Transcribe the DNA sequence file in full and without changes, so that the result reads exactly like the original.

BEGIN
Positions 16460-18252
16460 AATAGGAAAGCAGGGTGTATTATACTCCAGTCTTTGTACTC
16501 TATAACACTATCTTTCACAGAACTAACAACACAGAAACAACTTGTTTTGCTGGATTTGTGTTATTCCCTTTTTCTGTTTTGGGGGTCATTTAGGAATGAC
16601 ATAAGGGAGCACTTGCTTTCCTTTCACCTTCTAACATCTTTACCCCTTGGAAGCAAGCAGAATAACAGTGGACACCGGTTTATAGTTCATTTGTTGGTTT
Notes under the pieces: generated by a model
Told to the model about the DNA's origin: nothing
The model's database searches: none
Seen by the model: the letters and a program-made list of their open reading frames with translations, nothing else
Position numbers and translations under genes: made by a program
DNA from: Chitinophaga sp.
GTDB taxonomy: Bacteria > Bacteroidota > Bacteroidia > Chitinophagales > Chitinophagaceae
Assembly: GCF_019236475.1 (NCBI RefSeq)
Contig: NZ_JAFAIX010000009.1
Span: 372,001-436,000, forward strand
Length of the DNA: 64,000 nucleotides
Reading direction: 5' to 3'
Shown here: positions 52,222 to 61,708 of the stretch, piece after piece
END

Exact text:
Positions 16460-18252
16460 AATAGGAAAGCAGGGTGTATTATACTCCAGTCTTTGTACTC
16501 TATAACACTATCTTTCACAGAACTAACAACACAGAAACAACTTGTTTTGCTGGATTTGTGTTATTCCCTTTTTCTGTTTTGGGGGTCATTTAGGAATGAC
16601 ATAAGGGAGCACTTGCTTTCCTTTCACCTTCTAACATCTTTACCCCTTGGAAGCAAGCAGAATAACAGTGGACACCGGTTTATAGTTCATTTGTTGGTTT
Notes under the pieces: generated by a model
Told to the model about the DNA's origin: nothing
The model's database searches: none
Seen by the model: the letters and a program-made list of their open reading frames with translations, nothing else
Position numbers and translations under genes: made by a program
DNA from: Chitinophaga sp.
GTDB taxonomy: Bacteria > Bacteroidota > Bacteroidia > Chitinophagales > Chitinophagaceae
Assembly: GCF_019236475.1 (NCBI RefSeq)
Contig: NZ_JAFAIX010000009.1
Span: 372,001-436,000, forward strand
Length of the DNA: 64,000 nucleotides
Reading direction: 5' to 3'
Shown here: positions 52,222 to 61,708 of the stretch, piece after piece